• Shades of Gray says:

        I heard a similar story, with  a touch of wit, about R. Alexander Linchner, who was a son-in-law of R. Shraga Feivel Mendlowitz and a principal of Torah Vodaas. As the  founder of Boys Town Jerusalem,  Rabbi Linchner met with many wealthy people, including women who were not modestly dressed. Someone once asked him, “you’ve met with the likes of  the Chazon Ish and Baba Sali, how do you also speak to such women ?”  R. Linchner responded, “all I see is people in long, green ($) dresses.”

        (My source for this story heard it from a  relative of R. Linchner.)

    • Mycroft says:

      The Rav certainly was certainly considering Aliyah in mid 30s when he visited Israel when there was apparent potential to receive a major position. He gave the Hesped at Agudah convention for RCOG. Certainly, by end of World War 11 he had joined Mizrachi, there is evidence that certainly before the end WW 11 he had to a great extent switched to Mizrachi. Not sure proof that Rav was prescient. He recognized mistakes that were made.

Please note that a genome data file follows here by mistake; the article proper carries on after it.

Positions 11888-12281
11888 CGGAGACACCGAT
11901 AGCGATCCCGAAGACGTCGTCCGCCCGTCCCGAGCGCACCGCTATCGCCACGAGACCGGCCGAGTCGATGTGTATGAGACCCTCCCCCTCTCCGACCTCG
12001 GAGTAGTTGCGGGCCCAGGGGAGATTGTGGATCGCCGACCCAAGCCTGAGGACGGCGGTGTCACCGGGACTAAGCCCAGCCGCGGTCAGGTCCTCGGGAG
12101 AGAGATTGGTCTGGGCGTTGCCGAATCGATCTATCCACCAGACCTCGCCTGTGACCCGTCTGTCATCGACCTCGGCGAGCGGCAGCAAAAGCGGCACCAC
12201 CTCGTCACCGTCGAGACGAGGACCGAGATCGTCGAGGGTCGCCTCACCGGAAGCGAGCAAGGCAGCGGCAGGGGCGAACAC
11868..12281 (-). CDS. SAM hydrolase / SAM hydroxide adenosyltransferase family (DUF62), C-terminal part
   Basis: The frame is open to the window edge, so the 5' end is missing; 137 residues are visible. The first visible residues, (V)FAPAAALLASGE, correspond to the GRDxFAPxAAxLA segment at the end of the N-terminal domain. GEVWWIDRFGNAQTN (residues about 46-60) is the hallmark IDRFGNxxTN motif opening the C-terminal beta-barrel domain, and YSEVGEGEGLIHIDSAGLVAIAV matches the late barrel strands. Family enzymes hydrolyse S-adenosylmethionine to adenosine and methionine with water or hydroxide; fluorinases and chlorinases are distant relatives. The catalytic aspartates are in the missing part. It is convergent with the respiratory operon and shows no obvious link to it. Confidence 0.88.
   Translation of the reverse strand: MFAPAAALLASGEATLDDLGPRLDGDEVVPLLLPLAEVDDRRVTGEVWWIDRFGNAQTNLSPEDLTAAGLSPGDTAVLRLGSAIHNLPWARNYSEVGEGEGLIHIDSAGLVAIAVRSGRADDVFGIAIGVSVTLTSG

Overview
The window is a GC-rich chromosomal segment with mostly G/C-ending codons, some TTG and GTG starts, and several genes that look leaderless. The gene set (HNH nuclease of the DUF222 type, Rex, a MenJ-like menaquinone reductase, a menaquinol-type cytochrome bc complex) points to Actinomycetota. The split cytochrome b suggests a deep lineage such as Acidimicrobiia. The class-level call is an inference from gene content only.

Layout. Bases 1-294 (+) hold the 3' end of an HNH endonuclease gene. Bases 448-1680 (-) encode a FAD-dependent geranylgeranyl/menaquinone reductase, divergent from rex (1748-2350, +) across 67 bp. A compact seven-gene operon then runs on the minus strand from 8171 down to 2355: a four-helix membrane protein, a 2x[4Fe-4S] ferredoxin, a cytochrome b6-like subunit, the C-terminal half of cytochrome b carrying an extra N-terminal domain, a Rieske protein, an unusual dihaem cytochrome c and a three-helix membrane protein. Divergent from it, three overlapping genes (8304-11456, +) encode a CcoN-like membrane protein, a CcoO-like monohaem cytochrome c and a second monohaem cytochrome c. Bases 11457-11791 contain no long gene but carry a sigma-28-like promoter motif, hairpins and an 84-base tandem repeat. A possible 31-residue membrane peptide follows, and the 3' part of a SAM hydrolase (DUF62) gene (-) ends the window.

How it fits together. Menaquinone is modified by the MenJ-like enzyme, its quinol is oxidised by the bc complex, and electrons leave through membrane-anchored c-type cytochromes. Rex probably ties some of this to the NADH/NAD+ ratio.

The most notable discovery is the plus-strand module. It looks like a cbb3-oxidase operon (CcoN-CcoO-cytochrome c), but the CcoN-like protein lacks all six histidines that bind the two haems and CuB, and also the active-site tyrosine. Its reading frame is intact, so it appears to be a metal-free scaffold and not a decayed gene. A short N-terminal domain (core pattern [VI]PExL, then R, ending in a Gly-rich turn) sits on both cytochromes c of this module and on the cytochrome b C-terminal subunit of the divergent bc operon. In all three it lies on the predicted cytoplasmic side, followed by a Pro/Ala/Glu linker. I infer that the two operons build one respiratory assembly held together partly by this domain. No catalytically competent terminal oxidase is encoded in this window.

• dr. bill says:

        Ironically both the Rav ztl and Rav Herzog ztl lost to one of the most prominent rabbis to join Mizrachi before the first world war, Rav Amiel. While Rav Herzog was a mizrachist, the Rav decidedly was not. neither had Rav Amiel’s zionist resume, particularly to be the CR of Tel Aviv. the letter his father wrote supporting his candidacy needs to be read carefully

      • Mycroft says:

        Dr Bill
        I remember reading the letter Rav Moshe wrote praising his son RYBS. IIRC part of the praise refers to RYBS being an expert in philosophy. Not sure what you are referring to when stating letter….needs to be read carefully

      • dr. bill says:

        it was written for a (very) more modern city and addressed the likely objections a young candidate would face.

      • Mycroft says:

        It was written by a proud father, what else is new RMS proud of RYBS or R NK of MOAG proud of RYK.
        Certainly father and sons of both RYBS andRYK had something to be proud of. What else is new

  9. Shades of Gray says:

    Start-Up Nation, an international bestseller about learning from Israel’s meteoric economic rise, begins with the following old joke before describing the positives of Israeli assertiveness in business, even among junior employees: